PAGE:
Marie-Amélie Sauvé captioned it perfectly on an Instagram post, just: “Janaye walking into the future” next to a picture of the model on the Louis Vuitton catwalk, wearing a silver embroidered frock coat, beamed in from the 18th century and teamed with light blue silk boxer shorts and future-like sneakers. Sauvé has worked with Vuitton Creative Director Nicolas Ghesquière as stylist, muse and all round incredible woman, from the very get-go at their former haunt of Balenciaga. More of *that* later.
The unlikely union of frockcoat and sportswear was the source of a dozen or so looks, which, at first jarred, then garnered coos from the world’s press in Paris for this, the last big brand show of the season.
From the court of an 18th Century prince came a fencing doublet fashioned in a black patent fabric, which had a touch of the sex dungeon about it. But “waking into the future”? What did Sauvé mean? She could mean the past reissued in shiny modern fabrics. She could also mean a fragmented future with pieces of the past repurposed and all worn with sportswear. It’s probably both. The idea of Louis XIV or some old king at the gym in ceremonial get-up is pleasing in so many ways. The blouses were pleasing: something to go fencing in, something Mick Jagger would have worn mid-60s. Something quite brilliant.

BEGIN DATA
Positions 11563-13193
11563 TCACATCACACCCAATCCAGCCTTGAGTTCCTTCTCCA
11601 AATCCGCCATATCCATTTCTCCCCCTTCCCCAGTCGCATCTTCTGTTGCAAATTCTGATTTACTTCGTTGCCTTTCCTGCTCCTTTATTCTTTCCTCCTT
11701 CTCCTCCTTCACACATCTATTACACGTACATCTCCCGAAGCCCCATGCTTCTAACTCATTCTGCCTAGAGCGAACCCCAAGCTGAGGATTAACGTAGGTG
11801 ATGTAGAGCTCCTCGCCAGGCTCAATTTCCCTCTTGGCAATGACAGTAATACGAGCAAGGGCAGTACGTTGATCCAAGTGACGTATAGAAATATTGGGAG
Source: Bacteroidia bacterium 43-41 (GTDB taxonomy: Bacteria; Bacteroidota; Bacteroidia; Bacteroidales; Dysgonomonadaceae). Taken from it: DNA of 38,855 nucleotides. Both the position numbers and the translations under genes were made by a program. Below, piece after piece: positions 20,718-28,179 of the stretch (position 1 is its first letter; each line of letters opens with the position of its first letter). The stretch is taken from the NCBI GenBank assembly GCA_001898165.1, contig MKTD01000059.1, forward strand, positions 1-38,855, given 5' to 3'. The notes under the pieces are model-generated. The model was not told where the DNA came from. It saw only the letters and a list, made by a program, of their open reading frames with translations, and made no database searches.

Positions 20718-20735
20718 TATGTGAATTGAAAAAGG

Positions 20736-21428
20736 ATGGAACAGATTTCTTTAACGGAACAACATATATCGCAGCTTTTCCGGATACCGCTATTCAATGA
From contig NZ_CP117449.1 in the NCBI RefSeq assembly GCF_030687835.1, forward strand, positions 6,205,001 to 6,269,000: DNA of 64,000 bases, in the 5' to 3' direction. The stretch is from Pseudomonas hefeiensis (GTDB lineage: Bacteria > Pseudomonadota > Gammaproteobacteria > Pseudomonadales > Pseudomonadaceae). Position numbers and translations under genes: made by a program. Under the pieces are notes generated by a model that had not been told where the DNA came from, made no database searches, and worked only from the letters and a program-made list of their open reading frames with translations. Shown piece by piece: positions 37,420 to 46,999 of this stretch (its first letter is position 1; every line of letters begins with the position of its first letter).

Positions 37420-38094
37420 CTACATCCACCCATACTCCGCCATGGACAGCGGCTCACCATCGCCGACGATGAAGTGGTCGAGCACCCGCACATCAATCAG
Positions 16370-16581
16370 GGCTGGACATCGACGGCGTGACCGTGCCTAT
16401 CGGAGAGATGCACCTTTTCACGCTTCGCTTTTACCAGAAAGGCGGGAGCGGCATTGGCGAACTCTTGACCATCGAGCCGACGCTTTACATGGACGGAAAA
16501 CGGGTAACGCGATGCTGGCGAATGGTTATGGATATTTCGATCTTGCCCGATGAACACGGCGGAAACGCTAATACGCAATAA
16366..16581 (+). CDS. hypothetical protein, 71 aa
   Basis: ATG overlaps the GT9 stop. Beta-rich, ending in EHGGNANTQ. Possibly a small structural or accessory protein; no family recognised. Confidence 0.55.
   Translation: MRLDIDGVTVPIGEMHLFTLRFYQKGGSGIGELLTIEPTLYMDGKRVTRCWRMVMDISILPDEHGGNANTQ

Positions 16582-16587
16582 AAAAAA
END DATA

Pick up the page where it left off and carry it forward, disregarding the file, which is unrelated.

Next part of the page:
Back to Ghesquière’s work at Balenciaga and many of the shapes, if not exactly the same, had the same feel: the leather holster dresses, the dresses which fell forward from the shoulder with a line of fabric – all had an old / new Ghesquière-ness to them. This, of course, is no bad thing: Ghesquière can do what he wants with his own archive. And anyway, they were incredible. It all was.
Photographs by Jason Lloyd Evans